Pulling bullets should be a last resort if the charge isn't dangerous. It's a real pain in the butt.

REV

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 Post subject:
PostPosted: Mon Jan 31, 2011 6:00 am 
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Hawkeye

Joined: Sat Mar 19, 2005 2:01 am
Posts: 5720
Location: Duxbury, Vermont, USA
Suggest: 5.0--5.5g W231.
OAL 1.250--1.255".
Crimp at case mouth .469--.470".

I also suggest finishing your cartridge with the LEE Carbide Factory Crimp die.
Set the jaws of your dial caliper to .469--.470", then 'slip' the jaws over the bullet and to the case mouth; they should just 'slip' over the very edge of the mouth.
Don't? More crimp.
Go past the mouth much? Less crimp.

I highly recommend adding another source for load data. Lyman Pistol & Revolver comes to mind first....

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 Post subject:
PostPosted: Mon Jan 31, 2011 11:13 pm 
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Single-Sixer

Joined: Fri Dec 24, 2010 3:53 pm
Posts: 186
Location: Upper Peninsula of Michigan
My KP345 liked hotter loads and so did my P97. I experienced the same thing when I tried light starting loads for plinking. Use your manual and work your loads up close to or to maximum and you should be OK with a little hotter load.


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 Post subject:
PostPosted: Tue Feb 01, 2011 8:33 pm 
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Buckeye
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Joined: Sun Jan 08, 2006 2:01 am
Posts: 1365
Location: Rock Ridge, Wyoming
About 2 weeks ago I loaded about 30 rounds of .45ACP with 4.5 g of Hp-38 and a 230 fmj for the first time. 2 stove pipes and it did not stay open on the last roundLooks like I'll bump it up a little or go back to my old reliable load of Unique


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 Post subject:
PostPosted: Tue Feb 01, 2011 8:58 pm 
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Hawkeye
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Joined: Sat Mar 14, 2009 5:27 pm
Posts: 16657
Location: +4020
twobisquit wrote:
About 2 weeks ago I loaded about 30 rounds of .45ACP with 4.5 g of Hp-38 and a 230 fmj for the first time. 2 stove pipes and it did not stay open on the last roundLooks like I'll bump it up a little or go back to my old reliable load of Unique

HP-38 and WW231 are EXACTLY the same powder sold with two different names.

I'd say you both need to pump up the jam a little. I've used 5.3 grains of 231 behind any bullet from 200 to 230 grains and never had a bit of functioning trouble in ANY gun I've ever shot it in, over a dozen different guns from LW Commanders all the way to a MAC-10 and a semiauto M3 grease gun.

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 Post subject:
PostPosted: Tue Feb 01, 2011 11:31 pm 
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Bearcat

Joined: Mon Oct 25, 2010 8:34 am
Posts: 9
Agree with the 5.3g of w231/HP-38. I've shot thousands thru my 1911 at 1.260 without a single problem. Good luck


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 Post subject:
PostPosted: Wed Feb 02, 2011 11:23 am 
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Hunter
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Joined: Sun Mar 15, 2009 12:34 pm
Posts: 3383
Location: Kenly, North Carolina
Snake45 wrote:
twobisquit wrote:
About 2 weeks ago I loaded about 30 rounds of .45ACP with 4.5 g of Hp-38 and a 230 fmj for the first time. 2 stove pipes and it did not stay open on the last roundLooks like I'll bump it up a little or go back to my old reliable load of Unique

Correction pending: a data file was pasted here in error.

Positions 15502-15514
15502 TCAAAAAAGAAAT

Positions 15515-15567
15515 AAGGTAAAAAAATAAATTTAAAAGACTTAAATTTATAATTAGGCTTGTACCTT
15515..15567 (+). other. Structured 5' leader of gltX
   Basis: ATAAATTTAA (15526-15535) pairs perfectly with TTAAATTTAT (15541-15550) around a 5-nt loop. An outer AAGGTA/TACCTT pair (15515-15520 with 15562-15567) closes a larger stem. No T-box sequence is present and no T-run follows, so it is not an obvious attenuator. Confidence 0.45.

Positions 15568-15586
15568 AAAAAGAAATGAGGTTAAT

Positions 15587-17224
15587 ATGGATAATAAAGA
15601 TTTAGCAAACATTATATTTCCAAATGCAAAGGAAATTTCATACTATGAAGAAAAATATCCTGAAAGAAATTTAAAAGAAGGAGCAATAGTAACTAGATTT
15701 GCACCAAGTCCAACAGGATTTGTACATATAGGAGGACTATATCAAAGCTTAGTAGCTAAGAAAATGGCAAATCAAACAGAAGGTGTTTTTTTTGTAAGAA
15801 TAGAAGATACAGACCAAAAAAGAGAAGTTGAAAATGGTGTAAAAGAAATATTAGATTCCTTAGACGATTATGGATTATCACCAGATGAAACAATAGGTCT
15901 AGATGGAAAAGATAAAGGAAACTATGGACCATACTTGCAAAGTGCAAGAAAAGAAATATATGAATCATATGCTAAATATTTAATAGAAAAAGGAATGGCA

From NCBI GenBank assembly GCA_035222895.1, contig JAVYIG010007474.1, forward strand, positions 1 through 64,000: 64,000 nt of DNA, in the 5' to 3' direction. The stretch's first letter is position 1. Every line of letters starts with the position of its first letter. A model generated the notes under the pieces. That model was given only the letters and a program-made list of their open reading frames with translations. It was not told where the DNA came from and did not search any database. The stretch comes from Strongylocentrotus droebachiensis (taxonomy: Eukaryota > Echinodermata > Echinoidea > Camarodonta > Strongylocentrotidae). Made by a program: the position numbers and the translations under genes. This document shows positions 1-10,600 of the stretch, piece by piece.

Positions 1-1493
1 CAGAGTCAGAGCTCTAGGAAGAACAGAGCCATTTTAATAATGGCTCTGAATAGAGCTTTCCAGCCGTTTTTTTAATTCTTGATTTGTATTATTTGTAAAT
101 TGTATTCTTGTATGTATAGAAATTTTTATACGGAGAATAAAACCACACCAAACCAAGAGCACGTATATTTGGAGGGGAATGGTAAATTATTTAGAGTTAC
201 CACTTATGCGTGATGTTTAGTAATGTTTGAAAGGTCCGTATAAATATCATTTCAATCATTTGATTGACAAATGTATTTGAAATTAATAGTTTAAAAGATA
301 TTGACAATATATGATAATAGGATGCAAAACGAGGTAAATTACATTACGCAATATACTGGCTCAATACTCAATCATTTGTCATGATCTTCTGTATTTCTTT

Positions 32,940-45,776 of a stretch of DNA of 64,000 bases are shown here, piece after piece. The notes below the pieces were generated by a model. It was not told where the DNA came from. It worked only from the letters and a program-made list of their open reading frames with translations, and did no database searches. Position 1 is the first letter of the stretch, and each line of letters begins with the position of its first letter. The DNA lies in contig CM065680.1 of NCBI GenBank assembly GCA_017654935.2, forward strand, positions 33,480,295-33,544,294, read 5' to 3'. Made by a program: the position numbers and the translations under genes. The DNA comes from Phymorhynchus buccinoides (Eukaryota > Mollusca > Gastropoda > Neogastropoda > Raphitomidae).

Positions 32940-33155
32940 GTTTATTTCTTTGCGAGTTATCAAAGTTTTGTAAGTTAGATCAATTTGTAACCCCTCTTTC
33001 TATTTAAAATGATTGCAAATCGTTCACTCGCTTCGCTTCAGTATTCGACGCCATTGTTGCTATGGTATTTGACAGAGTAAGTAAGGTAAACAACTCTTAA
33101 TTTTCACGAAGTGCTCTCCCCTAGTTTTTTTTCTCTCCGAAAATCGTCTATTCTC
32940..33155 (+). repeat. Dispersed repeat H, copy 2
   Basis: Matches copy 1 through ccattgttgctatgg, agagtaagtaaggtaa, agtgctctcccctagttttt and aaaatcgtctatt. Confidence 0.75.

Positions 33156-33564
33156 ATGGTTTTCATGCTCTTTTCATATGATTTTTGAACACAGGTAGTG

HP-38 and WW231 are EXACTLY the same powder sold with two different names.

I'd say you both need to pump up the jam a little. I've used 5.3 grains of 231 behind any bullet from 200 to 230 grains and never had a bit of functioning trouble in ANY gun I've ever shot it in, over a dozen different guns from LW Commanders all the way to a MAC-10 and a semiauto M3 grease gun.


That's what I ended up using too. 5.2-5.3gr of HP-38 pushing 230gr LCRN, fires fine out of my P90 and P345 and accurate too...................................

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 Post subject:
PostPosted: Fri Feb 04, 2011 12:04 pm 
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Bearcat

Joined: Tue Dec 21, 2010 10:47 am
Posts: 66
Location: Greater Seattle Area, WA
I reloaded some rounds with a bumped up powder charge and shortened the OAL a bit. I am also planning on giving my pistol a good cleaning and lubing before I head to the range this weekend. Hopefully that will do the trick.

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 Post subject:
PostPosted: Sun Feb 06, 2011 11:54 am 
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Bearcat

Joined: Sun Dec 09, 2007 11:37 am
Posts: 11
Location: West Central IL
There is a direct action/reaction to the load and "Recoil Spring". The normal recoil spring for a 1911 45acp is 17 lbs. Light target loads will not reliably cycle the action. When the spring is too heavy the slide will not move back far enough to reliably eject the fired case and not far enough to pick up the next round. You must tailor the spring weight to the load being used. In my Major caliber .45 I load 5.3 gr Win . Super Target behind a 200 gr cast swc. It chronographs 979 fps and makes a 195 power factor and is very accurate. In this gun I use an 18 1/2 lb spring. For my paper punching bullseye loads, I use 4.3 gr. Win. 231 behind a 200 gr. cast swc. This chronographs 682 fps, and for reliable cycling needs a 12-14 lb spring.

So obtain a variety of recoil springs (keep them labeled as they are difficult to tell apart) and you only need to swap out them to use different loads.